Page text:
The pattern was set in the 1990s: you cover up corruption to protect the guilty. The way you do it is to throw a false allegation against the accuser. Then, while the accuser is trying to shake the dust from their eyes, you bait and switch the accused. By the time the media move on to a new scandal, the accused are in new, ever higher positions.
My experience was as a councillor of the Independent Broadcasting Authority, protected under Chapter Nine of the Constitution, as the Public Protector is. It took more than a decade before I could write about it in my book with some distance and perspective. The sleepless nights lasted for years.
It was the first big public scandal of the democratic government, and it charted the way for scandals to come. What was tried on me was textbook, the same experienced now by Gordhan and whistle-blowers or corruption-fighters in SARS, the Hawks, the NPA, and some parastatals.
Once identified as opposing corruption, they invented an accusation against me – that I had done what they had done. They had to find “evidence”, and in my case it required them to “disappear” the file on my recorded expenses in the accounting department. Then they found an amount they said was unaccounted for.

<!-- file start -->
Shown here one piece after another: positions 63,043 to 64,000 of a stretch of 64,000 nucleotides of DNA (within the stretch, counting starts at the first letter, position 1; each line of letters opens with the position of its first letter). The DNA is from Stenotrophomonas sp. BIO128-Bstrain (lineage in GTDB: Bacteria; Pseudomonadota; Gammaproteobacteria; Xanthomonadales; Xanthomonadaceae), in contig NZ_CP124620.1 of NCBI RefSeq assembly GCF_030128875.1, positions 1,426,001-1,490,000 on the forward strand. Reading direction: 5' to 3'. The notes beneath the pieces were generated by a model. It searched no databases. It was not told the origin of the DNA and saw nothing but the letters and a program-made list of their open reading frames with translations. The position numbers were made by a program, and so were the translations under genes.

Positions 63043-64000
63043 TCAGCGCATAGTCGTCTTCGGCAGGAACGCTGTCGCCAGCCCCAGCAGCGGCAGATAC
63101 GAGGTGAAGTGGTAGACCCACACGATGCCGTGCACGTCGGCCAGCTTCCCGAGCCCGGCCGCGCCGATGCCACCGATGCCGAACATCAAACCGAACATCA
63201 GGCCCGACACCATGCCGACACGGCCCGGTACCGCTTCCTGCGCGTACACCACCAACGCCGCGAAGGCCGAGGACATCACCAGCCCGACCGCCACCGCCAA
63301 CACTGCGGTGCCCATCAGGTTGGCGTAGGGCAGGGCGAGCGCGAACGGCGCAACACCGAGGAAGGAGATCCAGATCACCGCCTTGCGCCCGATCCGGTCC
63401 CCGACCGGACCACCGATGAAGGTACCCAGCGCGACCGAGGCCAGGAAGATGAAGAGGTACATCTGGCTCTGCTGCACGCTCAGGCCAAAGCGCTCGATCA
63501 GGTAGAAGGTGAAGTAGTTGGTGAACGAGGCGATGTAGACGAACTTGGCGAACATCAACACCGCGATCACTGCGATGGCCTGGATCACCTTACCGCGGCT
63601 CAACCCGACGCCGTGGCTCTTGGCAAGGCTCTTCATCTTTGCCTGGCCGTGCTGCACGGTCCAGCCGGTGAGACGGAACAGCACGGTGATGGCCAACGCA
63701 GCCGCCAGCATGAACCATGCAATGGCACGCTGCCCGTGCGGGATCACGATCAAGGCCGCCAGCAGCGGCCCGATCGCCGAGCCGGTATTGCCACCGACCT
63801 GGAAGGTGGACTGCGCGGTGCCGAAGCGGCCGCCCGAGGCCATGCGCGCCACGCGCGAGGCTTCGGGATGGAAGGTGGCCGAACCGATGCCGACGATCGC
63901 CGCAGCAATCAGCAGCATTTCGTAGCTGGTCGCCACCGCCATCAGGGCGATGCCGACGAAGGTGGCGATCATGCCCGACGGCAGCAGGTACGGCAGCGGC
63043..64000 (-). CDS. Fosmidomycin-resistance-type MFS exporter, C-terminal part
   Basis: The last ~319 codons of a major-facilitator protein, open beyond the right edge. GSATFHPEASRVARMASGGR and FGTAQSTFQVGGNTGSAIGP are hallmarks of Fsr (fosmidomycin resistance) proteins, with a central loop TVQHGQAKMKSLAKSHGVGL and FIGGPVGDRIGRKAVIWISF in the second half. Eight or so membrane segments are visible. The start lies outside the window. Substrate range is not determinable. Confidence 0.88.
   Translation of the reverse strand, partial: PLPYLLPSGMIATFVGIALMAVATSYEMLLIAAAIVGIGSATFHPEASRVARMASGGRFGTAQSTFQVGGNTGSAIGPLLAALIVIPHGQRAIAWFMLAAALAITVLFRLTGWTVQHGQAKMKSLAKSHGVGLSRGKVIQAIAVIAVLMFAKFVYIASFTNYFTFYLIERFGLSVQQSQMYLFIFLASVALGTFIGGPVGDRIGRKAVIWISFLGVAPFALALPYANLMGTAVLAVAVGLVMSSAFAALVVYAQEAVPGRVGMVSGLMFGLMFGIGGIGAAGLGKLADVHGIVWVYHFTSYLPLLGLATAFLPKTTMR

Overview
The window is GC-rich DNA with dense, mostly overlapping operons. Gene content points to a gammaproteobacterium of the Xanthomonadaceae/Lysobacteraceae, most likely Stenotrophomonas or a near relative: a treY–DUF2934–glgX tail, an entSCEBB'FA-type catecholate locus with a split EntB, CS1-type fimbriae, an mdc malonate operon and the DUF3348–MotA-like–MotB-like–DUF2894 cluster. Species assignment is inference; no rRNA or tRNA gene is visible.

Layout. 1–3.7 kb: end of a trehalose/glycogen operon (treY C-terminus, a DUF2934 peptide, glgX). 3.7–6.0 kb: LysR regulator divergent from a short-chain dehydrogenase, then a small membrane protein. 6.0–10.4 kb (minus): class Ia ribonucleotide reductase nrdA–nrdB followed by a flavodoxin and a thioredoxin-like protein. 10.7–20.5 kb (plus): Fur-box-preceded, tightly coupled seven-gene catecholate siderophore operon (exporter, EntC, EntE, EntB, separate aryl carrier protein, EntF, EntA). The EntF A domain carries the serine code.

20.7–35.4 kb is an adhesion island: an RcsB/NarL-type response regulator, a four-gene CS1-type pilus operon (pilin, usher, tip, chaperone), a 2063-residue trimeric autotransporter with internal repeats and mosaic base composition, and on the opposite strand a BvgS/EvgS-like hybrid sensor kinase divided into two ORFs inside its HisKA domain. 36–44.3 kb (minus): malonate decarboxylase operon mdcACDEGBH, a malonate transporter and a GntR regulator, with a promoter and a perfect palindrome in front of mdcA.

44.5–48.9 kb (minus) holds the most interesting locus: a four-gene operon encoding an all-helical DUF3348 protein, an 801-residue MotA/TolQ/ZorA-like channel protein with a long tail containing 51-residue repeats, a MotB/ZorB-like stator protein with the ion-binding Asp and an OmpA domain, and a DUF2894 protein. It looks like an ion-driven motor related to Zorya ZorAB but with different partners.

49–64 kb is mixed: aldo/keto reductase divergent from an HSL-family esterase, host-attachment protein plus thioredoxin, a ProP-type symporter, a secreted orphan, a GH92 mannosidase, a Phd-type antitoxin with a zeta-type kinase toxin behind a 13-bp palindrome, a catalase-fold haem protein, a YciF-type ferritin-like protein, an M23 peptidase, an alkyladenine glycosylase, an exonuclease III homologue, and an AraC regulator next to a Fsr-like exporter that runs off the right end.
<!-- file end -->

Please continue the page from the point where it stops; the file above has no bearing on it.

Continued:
The origin was a good deed – when our office had failed to arrange an Australian engineering consultant’s return ride to the airport, I volunteered. When I got to his hotel, he was in a fix – our finance department had failed to pay for his room. I paid, took him to the airport, and filed the claim Monday morning. It was in the disappeared file.
I went back to the hotel and obtained a copy of the invoice, and hired an accountant to help me reconstitute all my expense claims. I kept a copy at home, one at the office and hid a spare.
The dramatic climax came in parliament’s Select Committee on Public Accounts (SCOPA), when I presented my files and evidence of malfeasance, supported by the black staff association. Three of my fellow councillors, two from the new ANC era, one from the apartheid one, were sternly rebuked by ANC and opposition MPs alike and forced to resign. (Those were the days…)
But the ANC would not let them be tainted alone. They demanded that all resign, innocent and guilty, obviously to muddy the role of the high-profile guilty. As councillors of the Independent Broadcasting Authority (now ICASA) our positions were protected by Chapter Nine of the Constitution. I refused. It ended my career in government. Last year, 18 years later, I wrote about in my book: